18. Hallo Shirl, What beautiful things. I am quite envious. I'm very taken with the idea of campion planted through ornamental grasses. It grows in abundance in the hedgerows round here (Argyll) and always looks gorgeous with the wild bluebells. I think I will collect some seed and try it scattered with scarab grass under the trees. Thanks for the inspiration. I'm new to blogging and hope it is OK if I put up a link to your site on my blog?

  19. Some beautiful and vibrant July colour Shirl – I enjoyed your blooms. I have verbena bonariensis at the allotment and it is certainly a butterfly magnet. It seeds everywhere though 🙂

  20. Hi Shirl, I've been catching up again – it's taken me a couple of days to read your last few posts, but I did read each of them in one go!

    Lovely to see your hedgehogs again, and the baby bluetits – and also all those swallows in your last post. We went to a garden centre on Monday which had a sort of greenhouse-type roof over one of the outdoor bits and along the ridges of the roof there were dozens and dozens of baby swallows, all lined up in neat rows, stretching their wings. I really wished I had a camera with a good zoom lens!

    Your flower collages are beautiful too – which Hebe is that below and to the right of the Stachys? Mine finished flowering ages ago and I wouldn't mind having a later one as well.

  21. Hi Shirl, sorry to comment so late. Your blooms all look wonderful. My front garden faces south too and this year I haven't put a hanging basket out there for the first time in years but your idea with Sedums is a good one and well worth thinking about. I too have Verbena B towering above everything else and am hoping it will attract some butterflies which seem in short supply in my garden this year! The Buddleia is normally a magnet for them but while it has been in flower the weather has been mainly stormy with high winds so butterflies have kept a low profile. Have a great weekend.

  22. Hi again Liz, sorry late getting back to you. Good luck with your search for the ‘rose carpet’ sedum and enjoy your new one.

    Don’t know much about rasps but there are fields and fields of them I often pass when driving. Once again good luck with yours. Have a great weekend 😀

  23. Hi again Linda, sorry late getting back to you. Gosh can’t remember now… caught in torrential downpour yesterday on my way up to Aberdeen though. Driving was quite treacherous! Mm… I think so far we are fairing better than last year… just a little!

    Yep… the sedums really are left to fend for themselves… they should be in flower soon.
    Thank-you… we did have a good weekend! Went to an Open Garden in Culross… wonder if you’ve been there? I’ll be posting on it in a couple of days… very nice it was. Wishing you a great weekend 😀

  24. Hi again Patsi, sorry late getting back to you. Thank-you! Yep… I do love the sedum in my baskets and soon it will be in flower too 😀

    Thanks, I do love to get arty with my pics when I can. Wishing you a great weekend 😀

  25. Hello Yan, welcome to the blogging world! Sorry I’ve been late getting back to you… the summer is always tricky for blogging time.

    I am delighted to hear that you like my idea of mixing the campion with grasses. It doesn’t fall over quite so much growing through them too so that’s an added bonus 🙂

    An Argyll garden… yours will be quite lush with some wonderful plants I suspect. I hope to stop by and browse your blog very soon! I am delighted that you’d wish to add my link 😀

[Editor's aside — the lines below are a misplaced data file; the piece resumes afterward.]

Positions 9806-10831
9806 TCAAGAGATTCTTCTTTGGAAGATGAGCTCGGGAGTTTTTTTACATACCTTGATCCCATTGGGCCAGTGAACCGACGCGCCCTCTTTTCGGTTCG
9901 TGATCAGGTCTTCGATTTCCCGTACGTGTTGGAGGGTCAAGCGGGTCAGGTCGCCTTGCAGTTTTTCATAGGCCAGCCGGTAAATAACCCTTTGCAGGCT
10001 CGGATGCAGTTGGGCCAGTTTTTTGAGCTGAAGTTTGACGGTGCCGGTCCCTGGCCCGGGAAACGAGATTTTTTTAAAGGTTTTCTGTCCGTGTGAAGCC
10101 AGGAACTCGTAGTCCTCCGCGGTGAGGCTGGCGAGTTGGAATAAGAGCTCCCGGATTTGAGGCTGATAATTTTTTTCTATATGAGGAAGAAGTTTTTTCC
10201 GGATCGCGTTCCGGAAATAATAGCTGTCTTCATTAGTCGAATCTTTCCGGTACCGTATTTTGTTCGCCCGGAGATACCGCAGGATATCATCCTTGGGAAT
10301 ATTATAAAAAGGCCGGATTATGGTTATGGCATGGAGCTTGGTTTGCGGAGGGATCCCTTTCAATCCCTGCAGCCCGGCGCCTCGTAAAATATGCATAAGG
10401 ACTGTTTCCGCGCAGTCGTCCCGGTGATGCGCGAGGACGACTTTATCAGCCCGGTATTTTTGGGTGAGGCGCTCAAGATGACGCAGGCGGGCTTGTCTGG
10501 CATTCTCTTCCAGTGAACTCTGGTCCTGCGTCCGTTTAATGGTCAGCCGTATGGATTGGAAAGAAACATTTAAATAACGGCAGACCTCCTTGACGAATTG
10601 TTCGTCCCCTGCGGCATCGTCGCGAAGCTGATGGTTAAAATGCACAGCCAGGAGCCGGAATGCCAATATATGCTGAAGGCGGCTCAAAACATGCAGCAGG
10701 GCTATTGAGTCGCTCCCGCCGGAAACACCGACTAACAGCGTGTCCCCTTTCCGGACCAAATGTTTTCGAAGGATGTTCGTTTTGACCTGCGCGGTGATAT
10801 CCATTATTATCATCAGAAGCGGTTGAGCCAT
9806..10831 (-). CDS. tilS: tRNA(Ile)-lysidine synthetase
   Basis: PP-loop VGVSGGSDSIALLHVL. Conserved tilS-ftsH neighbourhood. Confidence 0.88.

Have a great weekend 😀

  26. Hi again Anna, sorry I’ve been late getting back to you. I’m sure you know what its like at this time of year 🙂

    Thank-you, our garden colours are quite similar at the moment I noticed. Now there’s a thing… I keep hearing about verbena bon seeding everywhere… but it doesn’t up here. I have actually lost a few plants over the winter too. I rely on cuttings to keep mine going or it is of risk of leaving my garden completely 🙁

    Yes, the butterflies love it here too although we haven’t seen too many this year yet. Wishing you a great weekend 😀

  27. Hi again Juliet, sorry I’ve been late getting back to you. I’m sure you know what its like at this time of year. I see you are campaigning at the moment. Great causes 🙂

    Oh my… A *+ for you!! Ah… the swallows I am now seeing everywhere I go at the moment! I really am taken with them. The blue tits are getting more cover with my plants at the moment but we still get glimpses.

    The hedgehogs… with the school hols I’m not watching with my cameras as much at night and haven’t spotted them pass through in a while. I guess they are getting food around the garden and under the feeders.

    Great that you’ve had a glimpse of the swallows too but that’s the way it often goes… seeing moments and no camera to hand.

    Thank-you, I do enjoy making up the collages. Ah… I do love that hebe too. It is Hebe pinguifolia ‘Pagei’ and is a low-growing one so good for borders, pots, corners anywhere really.

    Wishing you a great weekend 😀

  28. Hi again Jan, delighted to see you visit whenever you have the time… I know the lengthier posts make it hard for you. I’ve been late replying to my comments so yours came in at just the right time 😀

    Thank-you, more blooms are coming out each day at the moment. Oh yes… I would recommend the sedums. Yes… we are short on butterflies this year too. Some do pass by. Ah… the wind and rain do make butterfly visits less likely unfortunately 🙁

    We’ve lots and lots of bees though this year which is great! Wishing you a wonderful weekend 😀

  29. Shirl, thanks for getting back to me about the Hebe. That is so funny though! – the one I have is pinguifolia pagei too – mine was in flower in late April and early May, so I assumed yours must be a different one. I suppose it must be the difference in climate between Cambridge and Perthshire!

  30. Your blooming garden plants are a special treat for the eyes. It's indeed a pleasure to catch up your posts.
    Summer greetings from Switzerland,